Saturday, May 29, 2010

The EPA, lead paint, and Your Older Home

Chances are, that if your home was built or remodeled before 1978 then it may contain lead based paint. This year the EPA announced a new rule that went into effect this last April. Any Repair, remodeling, or Painting (RRP) that takes place in a home built before 1978 and and disturbing more than 6 sqft of painted surface indoors requires contractors to take specific precautions, to protect homeowners and residents from lead poisoning. A number of the new requirements including testing for lead paint, getting waivers signed, providing homeowners with lead paint literature and brochures, installing plastic barriers, wearing respirators, removing waste properly, and completely cleaning up any contaminated dust.

Below is an example of the plastic barriers that I installed in a home recently. I needed to cut through 30+ sqft of double layered plaster with multiple layers of paint, in order to access some water damage from leaking plumbing. Saws and sanders create a tremendous amount of dust , so the idea is to prevent that dust from leaving the work area, ventilating it outside through a HEPA filter, and being able to roll everything up and carry it out before doing a final cleanup. Its a very time consuming and expensive process, but it can help protect people's health, and keep a home cleaner. In this circumstance, no lead based paint was found, but i wanted to protect the homeowners from the dust because of their allergies and asthma.

Soffit, fascia and gutter repair

That blizzard we had this winter did a number on a lot of homes. This house lost all the gutter fascia and soffit on the front. I managed to replace it all, only after my siding brake broke, and I spent $300 on the repair kit for it. Wear and tear on tools and equipment is expensive.

Tile shower in progress

Another bathroom that I worked on recently. It needed to be finished in a hurry so that the customer could get moved into the home. The only problem was that someone else started it, and just about everything was wrong. I had to rip out everything and start over, otherwise the shower would have started leaking in no time. I used GP's fiberglass lined backer board and redguard to water proof the shower and as a backer for the tile. In addition to the tile I redid most of the drywall and tile on the floor. I also had to heavily modify a pocket door that someone else installed that actually pocketed behind the shower, to stiffen it up and make sure everything would remain solid.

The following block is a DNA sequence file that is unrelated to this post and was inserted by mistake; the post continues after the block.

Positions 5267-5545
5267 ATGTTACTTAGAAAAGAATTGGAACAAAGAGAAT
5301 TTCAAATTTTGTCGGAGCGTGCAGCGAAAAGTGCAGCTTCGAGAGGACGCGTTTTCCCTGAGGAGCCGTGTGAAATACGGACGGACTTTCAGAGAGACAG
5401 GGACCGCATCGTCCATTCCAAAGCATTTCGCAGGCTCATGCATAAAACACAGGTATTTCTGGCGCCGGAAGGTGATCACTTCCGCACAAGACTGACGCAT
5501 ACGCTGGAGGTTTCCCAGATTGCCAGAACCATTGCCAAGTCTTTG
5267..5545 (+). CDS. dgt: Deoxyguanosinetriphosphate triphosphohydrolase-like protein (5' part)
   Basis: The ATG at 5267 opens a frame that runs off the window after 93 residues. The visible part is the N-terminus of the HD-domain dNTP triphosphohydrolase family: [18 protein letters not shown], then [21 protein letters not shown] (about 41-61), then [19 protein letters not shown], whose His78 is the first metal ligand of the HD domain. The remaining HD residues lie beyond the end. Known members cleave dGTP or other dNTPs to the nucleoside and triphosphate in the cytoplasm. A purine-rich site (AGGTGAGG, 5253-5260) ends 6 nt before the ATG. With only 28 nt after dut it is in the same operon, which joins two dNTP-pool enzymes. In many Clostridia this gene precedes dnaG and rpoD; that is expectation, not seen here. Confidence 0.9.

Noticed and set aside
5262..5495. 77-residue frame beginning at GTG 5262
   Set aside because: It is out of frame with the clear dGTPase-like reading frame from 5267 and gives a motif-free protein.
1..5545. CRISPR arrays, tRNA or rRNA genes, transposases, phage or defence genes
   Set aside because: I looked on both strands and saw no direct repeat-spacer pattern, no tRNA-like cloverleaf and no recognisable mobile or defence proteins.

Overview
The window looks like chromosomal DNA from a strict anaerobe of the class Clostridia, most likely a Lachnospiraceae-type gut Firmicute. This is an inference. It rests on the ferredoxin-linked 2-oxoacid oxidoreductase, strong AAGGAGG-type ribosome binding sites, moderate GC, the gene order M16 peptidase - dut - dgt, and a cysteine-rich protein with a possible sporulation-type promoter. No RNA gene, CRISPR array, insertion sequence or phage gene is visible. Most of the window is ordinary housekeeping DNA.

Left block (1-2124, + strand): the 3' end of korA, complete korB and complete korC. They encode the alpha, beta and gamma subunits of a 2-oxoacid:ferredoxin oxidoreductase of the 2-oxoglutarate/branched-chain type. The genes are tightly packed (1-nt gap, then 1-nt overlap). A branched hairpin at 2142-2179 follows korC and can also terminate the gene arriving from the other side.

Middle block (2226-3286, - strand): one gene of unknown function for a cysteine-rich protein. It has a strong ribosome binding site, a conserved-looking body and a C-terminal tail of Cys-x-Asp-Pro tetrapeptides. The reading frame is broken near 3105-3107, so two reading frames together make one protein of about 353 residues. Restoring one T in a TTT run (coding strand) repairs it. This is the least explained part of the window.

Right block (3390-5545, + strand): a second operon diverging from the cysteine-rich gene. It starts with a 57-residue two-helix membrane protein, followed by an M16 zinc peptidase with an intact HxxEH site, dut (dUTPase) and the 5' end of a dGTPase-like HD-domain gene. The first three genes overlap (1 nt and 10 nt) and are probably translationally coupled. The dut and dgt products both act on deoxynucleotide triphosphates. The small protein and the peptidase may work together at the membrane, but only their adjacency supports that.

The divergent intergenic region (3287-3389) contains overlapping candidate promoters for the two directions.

Thursday, May 13, 2010

New Basement Half Bathroom

Originally an empty unfinished basement. Framing, drywall, paint, tile, then add some fixtures and now a finished bath. Tough to photograph.

Tuesday, May 11, 2010

Roofing in the heat.

A good friend purchased a HUD home a few weeks ago and he needed some help on his roof. Most of the house had already been re-roofed, but one section 25' by 43' still needed to be redone. As you can see, we tore off the old shingles and patched some holes in the roof decking, laid new tar paper, and then I proceeded to run all the new shingles, while the homeowner addressed the ridge vent and wall/valley flashing. We finished in time for me to leave for a wedding by 3pm, and the homeowner was able to get the flashing done before it rained the next day. It was the hottest day of the year so far, and if i stood still for more than a few seconds I would stick to the shingles.

Note to self, friends don't let friends buy shingles at Lowes.

Saturday, May 8, 2010

Just a quick Deck

This was a fun project, and pretty simple. I actually spent more time driving to Annapolis to pull the permits, and driving to the lumber yard to order materials (no phone orders), than it actually took to build this deck. The HOA required the deck to be all wood construction, no synthetic decking. The steps are 5 foot wide, with a 10 foot by 22 1/2 foot frame. The homeowner and I are internet friends, and share a common love for Jesus, so it was a pleasure to work for him.

On to the pics!